R/V Knorr: Technical Details and History

The R/V Knorr, built in 1969 by the Defoe Shipbuilding Company in Bay City, Michigan, is owned by the U.S. Navy. It was turned over to the Woods Hole Oceanographic Institution in 1971 for operation under a charter agreement with the Office of Naval Research (ONR). It was named for E. R. Knorr, a hydrographic engineer and cartographer who in 1860 held the title of Senior Civilian and Chief Engineer Cartographer of the U.S. Navy Office. Its original length and beam were 245 and 46 feet, respectively. Beginning on February 6, 1989, it underwent a major mid-life retrofit or "jumbo-izing" at the McDermott Shipyard in Amelia, Louisiana. A midsection was added to the ship to stretch its length by 34 feet to 279 feet, and fore and aft azimuthing propulsion systems were added to make it one of the most maneuverable and stable ships in the oceanographic fleet while on station. By the time it was returned to the Woods Hole Oceanographic Institution in late 1991, the retrofit had consumed 32 months. The P6 Section was the first scientific cruise after the retrofitting. The R/V Knorr was designed for a wide range of oceanographic operations, possesses anti-roll tanks and an ice strengthened bow, and like its sister ship, the R/V Melville, it is used for ocean research and routinely carries scientists from many different countries. Table 1 provides a list of the technical research characteristics of the R/V Knorr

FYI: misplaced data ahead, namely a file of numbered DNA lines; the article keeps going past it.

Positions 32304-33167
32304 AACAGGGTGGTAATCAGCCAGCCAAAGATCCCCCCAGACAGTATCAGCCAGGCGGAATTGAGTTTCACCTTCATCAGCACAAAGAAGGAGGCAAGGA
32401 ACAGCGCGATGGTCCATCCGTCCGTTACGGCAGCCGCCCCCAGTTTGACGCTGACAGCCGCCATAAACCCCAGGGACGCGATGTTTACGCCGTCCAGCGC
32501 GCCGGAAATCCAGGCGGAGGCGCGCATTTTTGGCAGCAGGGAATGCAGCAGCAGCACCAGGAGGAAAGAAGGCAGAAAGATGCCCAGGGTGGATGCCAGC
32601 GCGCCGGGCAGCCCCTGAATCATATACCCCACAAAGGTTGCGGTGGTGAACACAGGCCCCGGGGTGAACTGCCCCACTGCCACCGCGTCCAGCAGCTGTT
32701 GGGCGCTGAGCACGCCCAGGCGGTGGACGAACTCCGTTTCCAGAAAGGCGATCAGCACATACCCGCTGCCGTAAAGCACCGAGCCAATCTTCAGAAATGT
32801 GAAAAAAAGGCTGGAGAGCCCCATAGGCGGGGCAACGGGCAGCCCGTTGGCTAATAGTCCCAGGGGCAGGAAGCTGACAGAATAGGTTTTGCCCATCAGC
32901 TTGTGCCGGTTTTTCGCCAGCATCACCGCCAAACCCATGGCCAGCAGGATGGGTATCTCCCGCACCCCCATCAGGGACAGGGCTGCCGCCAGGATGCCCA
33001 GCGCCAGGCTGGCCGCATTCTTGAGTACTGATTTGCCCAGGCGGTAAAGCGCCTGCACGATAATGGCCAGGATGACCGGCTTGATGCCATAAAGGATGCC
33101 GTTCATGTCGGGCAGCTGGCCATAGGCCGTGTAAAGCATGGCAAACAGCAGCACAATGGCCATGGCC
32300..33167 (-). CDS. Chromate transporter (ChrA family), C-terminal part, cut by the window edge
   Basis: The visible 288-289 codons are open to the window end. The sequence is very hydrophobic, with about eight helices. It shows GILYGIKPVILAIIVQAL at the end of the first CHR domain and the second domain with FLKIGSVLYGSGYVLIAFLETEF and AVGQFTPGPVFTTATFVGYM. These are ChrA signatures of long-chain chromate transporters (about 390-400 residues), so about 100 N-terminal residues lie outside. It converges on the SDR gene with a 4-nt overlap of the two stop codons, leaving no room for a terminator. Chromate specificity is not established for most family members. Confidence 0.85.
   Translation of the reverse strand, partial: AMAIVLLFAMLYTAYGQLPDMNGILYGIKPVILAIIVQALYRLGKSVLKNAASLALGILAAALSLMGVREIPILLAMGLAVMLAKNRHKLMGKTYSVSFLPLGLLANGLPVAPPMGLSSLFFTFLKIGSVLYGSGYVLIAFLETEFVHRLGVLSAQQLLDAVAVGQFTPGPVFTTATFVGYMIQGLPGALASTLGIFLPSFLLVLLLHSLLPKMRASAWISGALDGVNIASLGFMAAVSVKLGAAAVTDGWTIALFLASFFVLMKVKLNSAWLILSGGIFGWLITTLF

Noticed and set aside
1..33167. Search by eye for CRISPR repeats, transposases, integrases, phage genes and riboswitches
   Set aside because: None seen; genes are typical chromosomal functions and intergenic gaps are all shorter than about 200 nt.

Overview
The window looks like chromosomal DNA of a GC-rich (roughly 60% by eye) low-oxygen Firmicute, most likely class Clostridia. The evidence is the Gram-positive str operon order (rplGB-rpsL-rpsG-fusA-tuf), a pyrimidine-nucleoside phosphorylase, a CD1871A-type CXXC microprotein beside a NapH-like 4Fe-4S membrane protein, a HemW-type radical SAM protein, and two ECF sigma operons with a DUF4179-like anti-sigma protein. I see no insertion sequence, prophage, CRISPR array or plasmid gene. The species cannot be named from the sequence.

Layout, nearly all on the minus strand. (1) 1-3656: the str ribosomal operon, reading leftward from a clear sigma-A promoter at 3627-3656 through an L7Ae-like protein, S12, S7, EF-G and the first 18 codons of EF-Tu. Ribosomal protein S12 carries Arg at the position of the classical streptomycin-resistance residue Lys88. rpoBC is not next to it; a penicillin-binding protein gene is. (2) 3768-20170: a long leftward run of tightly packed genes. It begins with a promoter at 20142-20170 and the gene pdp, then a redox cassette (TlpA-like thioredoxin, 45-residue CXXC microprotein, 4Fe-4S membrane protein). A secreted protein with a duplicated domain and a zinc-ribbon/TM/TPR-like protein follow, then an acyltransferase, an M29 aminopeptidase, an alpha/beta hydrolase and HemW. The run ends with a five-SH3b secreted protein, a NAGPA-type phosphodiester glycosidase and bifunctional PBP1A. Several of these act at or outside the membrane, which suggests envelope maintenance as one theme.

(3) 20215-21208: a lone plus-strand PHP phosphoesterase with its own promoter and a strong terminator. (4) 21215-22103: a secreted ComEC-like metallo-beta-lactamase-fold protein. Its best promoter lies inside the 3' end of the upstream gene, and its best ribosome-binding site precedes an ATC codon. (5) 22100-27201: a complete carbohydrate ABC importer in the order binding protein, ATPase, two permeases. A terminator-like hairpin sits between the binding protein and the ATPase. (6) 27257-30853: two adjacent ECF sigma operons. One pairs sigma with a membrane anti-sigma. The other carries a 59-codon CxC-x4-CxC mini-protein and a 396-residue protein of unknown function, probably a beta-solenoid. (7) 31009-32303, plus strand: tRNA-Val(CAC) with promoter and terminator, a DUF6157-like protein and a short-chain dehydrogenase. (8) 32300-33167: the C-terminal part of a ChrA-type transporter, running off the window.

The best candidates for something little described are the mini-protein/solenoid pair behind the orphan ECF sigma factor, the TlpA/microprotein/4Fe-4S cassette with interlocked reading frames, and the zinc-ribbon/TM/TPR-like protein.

Last Modified: 2017-08-18 12:57 UTC